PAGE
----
Oxen Fell Cottage is at one end of Greenbank Terrace, a row of traditional slate-fronted cottages that once housed quarrymen working in the quarries. The first thing you notice as you walk through the front door is the sense of spaciousness afforded by the surprisingly high ceilings. The sitting room is inviting, with a woodburner and two comfortable settees: the perfect place to relax after a day’s walking. As well as a TV and DVD player, we provide DVDs of local interest, including the TV series of Julia Bradbury climbing the Wainwright fells. We also provide books, games and jigsaws with a local flavour.
The kitchen is well-equipped with a dishwasher, microwave, fridge freezer, and plenty of kitchenware and crockery, so that you can fill up after a day out on the fells. The table has four solid chairs, and the ordnance survey map centred on Oxen Fell Cottage is perfectly placed for reviewing the day’s activity or planning the next. A high chair is provided.
A washing machine and a tumble dryer, essential for wet days, are in the outhouse.
The cottage has two bedrooms, both of which have ensuites. The ensuite off bedroom 2 has a bath with shower over, whilst the ensuite off the master bedroom has a shower cubicle. In addition, there is a toilet in the outhouse, so no one is kept waiting!
The beds are made up for you and towels are provided. Bedroom 2 has a tub chair so that you can find somewhere quiet to read. A travel cot and a stair gate are provided to keep a little one safe!
A patio table with four chairs means that you can enjoy the fresh air at meal times, and a bench outside the front door is perfect for reflecting on the day over a quiet glass of wine in the quiet of the evening.
There is lockable storage for up to four bicycles in the outhouse.
Free WiFi is available.
You may bring one small/medium size dog. You can roll out a 60cm high plastic mesh fence to create a temporary dog enclosure.
Parking is on the road just past Greenbank Terrace, about 60 metres away.
Oxen Fell Cottage is located in the hamlet of Little Langdale, the quieter, tranquil part of the Langdale Valley.
Every direction offers walks with stunning views, at both high and low level. It is an ideal base for walkers, cyclists, and birdwatchers. The attractive town of Ambleside is only four miles away, with its restaurants, shops, museums, art galleries, and two cinemas.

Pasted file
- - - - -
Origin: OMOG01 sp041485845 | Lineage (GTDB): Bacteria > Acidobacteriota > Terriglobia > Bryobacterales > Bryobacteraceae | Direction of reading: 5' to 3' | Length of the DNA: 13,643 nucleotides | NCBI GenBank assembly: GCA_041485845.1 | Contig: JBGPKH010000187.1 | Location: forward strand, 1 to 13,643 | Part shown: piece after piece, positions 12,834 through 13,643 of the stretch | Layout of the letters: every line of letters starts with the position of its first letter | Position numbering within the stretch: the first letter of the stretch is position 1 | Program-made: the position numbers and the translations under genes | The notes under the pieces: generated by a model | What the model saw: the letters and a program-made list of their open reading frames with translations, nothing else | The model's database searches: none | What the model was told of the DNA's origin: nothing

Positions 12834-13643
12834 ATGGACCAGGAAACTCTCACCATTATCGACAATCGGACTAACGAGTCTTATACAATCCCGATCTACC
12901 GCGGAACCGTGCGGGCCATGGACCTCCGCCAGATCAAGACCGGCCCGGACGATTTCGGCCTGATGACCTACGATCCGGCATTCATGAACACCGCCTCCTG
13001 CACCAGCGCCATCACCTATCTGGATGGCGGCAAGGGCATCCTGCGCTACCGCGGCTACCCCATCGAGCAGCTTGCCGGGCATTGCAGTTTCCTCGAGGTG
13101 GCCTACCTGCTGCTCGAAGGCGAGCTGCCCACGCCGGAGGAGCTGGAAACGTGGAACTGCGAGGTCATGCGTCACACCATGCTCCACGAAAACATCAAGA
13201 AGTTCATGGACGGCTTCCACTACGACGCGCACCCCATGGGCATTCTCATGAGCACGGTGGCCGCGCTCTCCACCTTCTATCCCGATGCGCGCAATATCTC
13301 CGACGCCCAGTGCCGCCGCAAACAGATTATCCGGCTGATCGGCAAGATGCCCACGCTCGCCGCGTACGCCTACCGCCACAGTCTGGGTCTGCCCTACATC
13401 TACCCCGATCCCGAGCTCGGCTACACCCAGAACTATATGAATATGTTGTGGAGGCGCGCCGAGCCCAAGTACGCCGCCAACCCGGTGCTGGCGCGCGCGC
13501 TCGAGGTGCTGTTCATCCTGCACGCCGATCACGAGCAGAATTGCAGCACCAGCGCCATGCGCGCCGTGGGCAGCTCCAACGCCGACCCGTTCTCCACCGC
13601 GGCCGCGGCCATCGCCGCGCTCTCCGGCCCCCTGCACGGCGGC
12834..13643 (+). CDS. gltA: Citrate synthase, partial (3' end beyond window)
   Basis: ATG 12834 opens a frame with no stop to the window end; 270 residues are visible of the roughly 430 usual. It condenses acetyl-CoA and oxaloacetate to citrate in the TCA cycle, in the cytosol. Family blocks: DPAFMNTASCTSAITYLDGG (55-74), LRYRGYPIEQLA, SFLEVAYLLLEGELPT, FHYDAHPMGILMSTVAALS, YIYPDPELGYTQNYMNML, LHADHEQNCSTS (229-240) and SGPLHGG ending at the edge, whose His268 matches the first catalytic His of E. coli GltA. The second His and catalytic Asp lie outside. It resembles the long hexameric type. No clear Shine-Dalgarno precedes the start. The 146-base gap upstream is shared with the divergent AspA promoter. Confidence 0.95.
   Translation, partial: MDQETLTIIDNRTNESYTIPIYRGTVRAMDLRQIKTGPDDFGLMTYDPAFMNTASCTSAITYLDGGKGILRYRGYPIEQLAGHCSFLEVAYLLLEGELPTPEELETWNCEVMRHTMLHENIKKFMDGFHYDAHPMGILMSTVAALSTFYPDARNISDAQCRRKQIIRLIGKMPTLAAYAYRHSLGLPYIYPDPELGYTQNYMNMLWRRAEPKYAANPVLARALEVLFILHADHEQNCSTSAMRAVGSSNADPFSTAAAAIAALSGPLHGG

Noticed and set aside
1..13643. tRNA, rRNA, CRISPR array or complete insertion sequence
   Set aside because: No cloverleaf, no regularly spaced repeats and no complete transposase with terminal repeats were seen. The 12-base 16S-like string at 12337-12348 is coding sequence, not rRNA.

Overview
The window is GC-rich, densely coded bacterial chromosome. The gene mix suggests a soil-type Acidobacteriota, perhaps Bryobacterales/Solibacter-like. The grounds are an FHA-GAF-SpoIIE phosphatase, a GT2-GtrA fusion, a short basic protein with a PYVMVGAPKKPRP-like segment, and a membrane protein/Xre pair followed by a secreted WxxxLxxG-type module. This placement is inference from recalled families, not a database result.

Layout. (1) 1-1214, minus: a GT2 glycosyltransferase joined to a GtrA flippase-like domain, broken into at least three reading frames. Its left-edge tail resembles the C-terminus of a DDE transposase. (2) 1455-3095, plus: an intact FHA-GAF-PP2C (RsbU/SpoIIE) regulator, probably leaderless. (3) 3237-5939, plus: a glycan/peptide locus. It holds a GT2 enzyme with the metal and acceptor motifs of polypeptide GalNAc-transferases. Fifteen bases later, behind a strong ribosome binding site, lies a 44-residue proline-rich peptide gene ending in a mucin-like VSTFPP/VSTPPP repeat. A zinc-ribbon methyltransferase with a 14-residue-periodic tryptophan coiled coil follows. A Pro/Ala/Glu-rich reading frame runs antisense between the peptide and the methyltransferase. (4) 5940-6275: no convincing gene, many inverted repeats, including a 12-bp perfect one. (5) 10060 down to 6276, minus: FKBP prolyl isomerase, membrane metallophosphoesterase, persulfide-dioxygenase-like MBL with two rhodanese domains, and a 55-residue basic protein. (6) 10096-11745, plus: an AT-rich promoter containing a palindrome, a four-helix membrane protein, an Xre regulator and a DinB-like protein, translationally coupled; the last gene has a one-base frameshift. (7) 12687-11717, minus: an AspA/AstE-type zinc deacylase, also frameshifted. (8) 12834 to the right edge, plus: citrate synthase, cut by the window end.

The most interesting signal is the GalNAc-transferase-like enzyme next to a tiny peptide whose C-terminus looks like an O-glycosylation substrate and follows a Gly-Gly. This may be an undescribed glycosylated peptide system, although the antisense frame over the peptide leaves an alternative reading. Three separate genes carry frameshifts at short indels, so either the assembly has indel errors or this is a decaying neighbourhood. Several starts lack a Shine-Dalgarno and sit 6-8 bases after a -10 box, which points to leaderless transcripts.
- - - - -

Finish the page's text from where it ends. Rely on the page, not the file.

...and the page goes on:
More photos of the nearby area can be found on the 'Lake District' page.
Little Langdale is a wide, hanging valley, in contrast to the U-shaped glacial valley, Great Langdale. Little Langdale is now much the quieter and more peaceful of the two, but it has not always been like that. Little Langdale marked the intersection of a number packhorse routes leading west to Ravenglass to Whitehaven, north to Penrith and Keswick, south to Coniston and Hawkshead, and east to Ambleside. The beautiful sixteenth century Slaters Bridge lay on one of these routes. Later, copper and slate quarries ensured the hamlet’s posterity. Oxen Fell Cottage is at one end of Greenbank Terrace, a row of cottages built in the 1860s to accommodate the miners who worked in the local quarries, and their families. Today much of the quarrying has ended, but we can see the evidence: the spectacular Cathedral Quarry and the pit at Hodge Close, both of which are well worth visiting.
Little Langdale has much to offer. Slaters Bridge is a ten minute walk from the cottage, and is a must-see. The much-photographed beauty spot of Blea Tarn lies between Little Langdale and Great Langdale, whilst a walk through the woods beside the Brathay beck takes you to the spectacular waterfalls of Colwith Force and then Skelwith Force.
Lingmoor Fell separates Little Langdale from Great Langdale, and affords lovely views from its summit. The pretty village of Elterwater is an easy walk from Little Langdale, where the two valleys of Little Langdale and Great Langdale converge. Great Langdale follows the beck that shares its name past the village of Chapel Stile and the spectacular waterfall of Dungeon Ghyll Force, towards the high fells of the iconic Langdale Pikes, Bowfell and Crinkle Crags.
Grasmere, with its literary connections, lies the far side of Great Langdale. William Wordsworth and his sister Dorothy lived first at Dove Cottage now managed by the Wordworth Trust, then at Allan Bank, and finally at Rydal Mount. Grasmere is also famous for its Grasmere Gingerbread, although I think it tastes more like a ginger biscuit!
In the other direction the pretty hamlets of High Tilberthwaite and Low Tilberthwaite are a short walk away. At Coniston, beyond Tilberthwaite, you could visit Brantwood John Ruskin’s home, enjoy various water activities on its lake, or even cruise on a steamer.
The pretty town of Ambleside lies four miles away. The Bridge House over Stock Ghyll is one of the most photographed spots in the Lake District, whilst nearby Stock Ghyll Force is a spectacular 70 foot waterfall. Ambleside boasts a number of interesting shops, and two cinemas. Waterhead, at the head of Lake Windermere, has jetties from which you can take ferries. There are plenty of opportunities for enjoying water activities on Windermere from Low Wood Bay Watersports Centre and Activity Centre.
To the West of Little Langdale, the Wrynose Pass passes the Three Shire Stone, which marked the boundary between the counties of Lancashire, Westmoreland and Cumberland, before they were merged into Cumbria. From the top of the pass you can either descend to the pretty Duddon Valley or, if you’re up for a challenge, take the Hardknott Pass towards Eskdale.